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2. Lee SH, Choi Y, Kim SC. Elastosis perforans serpiginosa. Ann Dermatol. 2014;26(1):103-106. doi:10.5021/ad.2014.26.1.103
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5. Fujimoto N, Tajima S, Ishibashi A. Elastin peptides induce migration and terminal differentiation of cultured keratinocytes via 67 kDa elastin receptor in vitro: 67 kDa elastin receptor is expressed in the keratinocytes eliminating elastic materials in elastosis perforans serpiginosa. J Invest Dermatol. 2000;115(4):633-639. doi:10.1046/j.1523-1747.2000.00117.x
6. Mehregan AH. Elastosis perforans serpiginosa: a review of the literature and report of 11 cases. Arch Dermatol. 1968;97(4):381-93. doi:10.1001/archderm.97.4.381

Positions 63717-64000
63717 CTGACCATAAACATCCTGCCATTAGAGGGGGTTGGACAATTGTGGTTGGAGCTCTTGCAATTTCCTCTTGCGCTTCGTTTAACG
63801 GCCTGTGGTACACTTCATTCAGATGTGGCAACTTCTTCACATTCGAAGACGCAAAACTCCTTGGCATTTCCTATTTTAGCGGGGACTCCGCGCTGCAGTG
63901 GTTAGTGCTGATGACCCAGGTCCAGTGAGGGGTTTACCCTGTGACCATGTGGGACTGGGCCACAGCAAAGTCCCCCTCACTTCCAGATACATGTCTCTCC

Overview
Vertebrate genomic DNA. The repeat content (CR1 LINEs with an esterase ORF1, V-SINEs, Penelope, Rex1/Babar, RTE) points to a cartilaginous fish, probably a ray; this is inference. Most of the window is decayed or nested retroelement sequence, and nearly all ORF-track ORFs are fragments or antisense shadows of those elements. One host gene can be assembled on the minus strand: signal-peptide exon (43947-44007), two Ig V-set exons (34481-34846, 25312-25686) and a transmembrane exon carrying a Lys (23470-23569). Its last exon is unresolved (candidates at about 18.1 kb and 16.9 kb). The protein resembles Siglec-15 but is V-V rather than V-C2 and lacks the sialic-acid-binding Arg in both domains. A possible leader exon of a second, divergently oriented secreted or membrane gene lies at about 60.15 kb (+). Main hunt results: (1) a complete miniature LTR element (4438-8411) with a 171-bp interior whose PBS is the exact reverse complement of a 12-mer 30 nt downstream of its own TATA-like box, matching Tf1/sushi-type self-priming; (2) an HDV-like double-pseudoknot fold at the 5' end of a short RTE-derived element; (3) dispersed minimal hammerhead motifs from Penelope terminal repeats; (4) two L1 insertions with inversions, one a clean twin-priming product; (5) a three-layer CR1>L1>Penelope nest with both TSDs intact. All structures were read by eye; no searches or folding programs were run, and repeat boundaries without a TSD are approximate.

7. Woo TY, Rasmussen JE. Disorders of transepidermal elimination. Part 1. Int J Dermatol. 1985;24(5):267-279. doi:10.1111/j.1365-4362.1985.tb05781.x
8. Heymann WR. Of every possible solution for elastosis perforans serpiginosa, fractional carbon dioxide laser may be the best. Dermatology World Insights and Inquires. November 13, 2017. Accessed January 27, 2021. https://www.aad.org/dw/dw-insights-and-inquiries/medical-dermatology/of-every-possible-solution-for-elastosis-perforans-serpiginosa-fractional-carbon-dioxide-laser-may-be-the-best
9. Outland JD, Brown TS, Callen JP. Tazarotene is an effective therapy for elastosis perforans serpiginosa. Arch Dermatol. 2002;138(2):169-171. doi:10.1001/archderm.138.2.169
10. Kelly SC, Purcell SM. Imiquimod therapy for elastosis perforans serpiginosa. Arch Dermatol. 2006;142(7):829-30. doi:10.1001/archderm.142.7.829
11. Kelati A, Lagrange S, Le Duff F, Lacour JP, Passeron T. Treatment of elastosis perforans serpiginosa using a fractional carbon dioxide laser. JAMA Dermatol. 2017;153(10):1063-1064. doi:10.1001/jamadermatol.2017.2223
12. Saxena M, Tope WD. Response of elastosis perforans serpiginosa to pulsed CO2, Er:YAG, and dye lasers. Dermatol Surg. 2003;29(6):677-8. doi:10.1046/j.1524-4725.2003.29164.x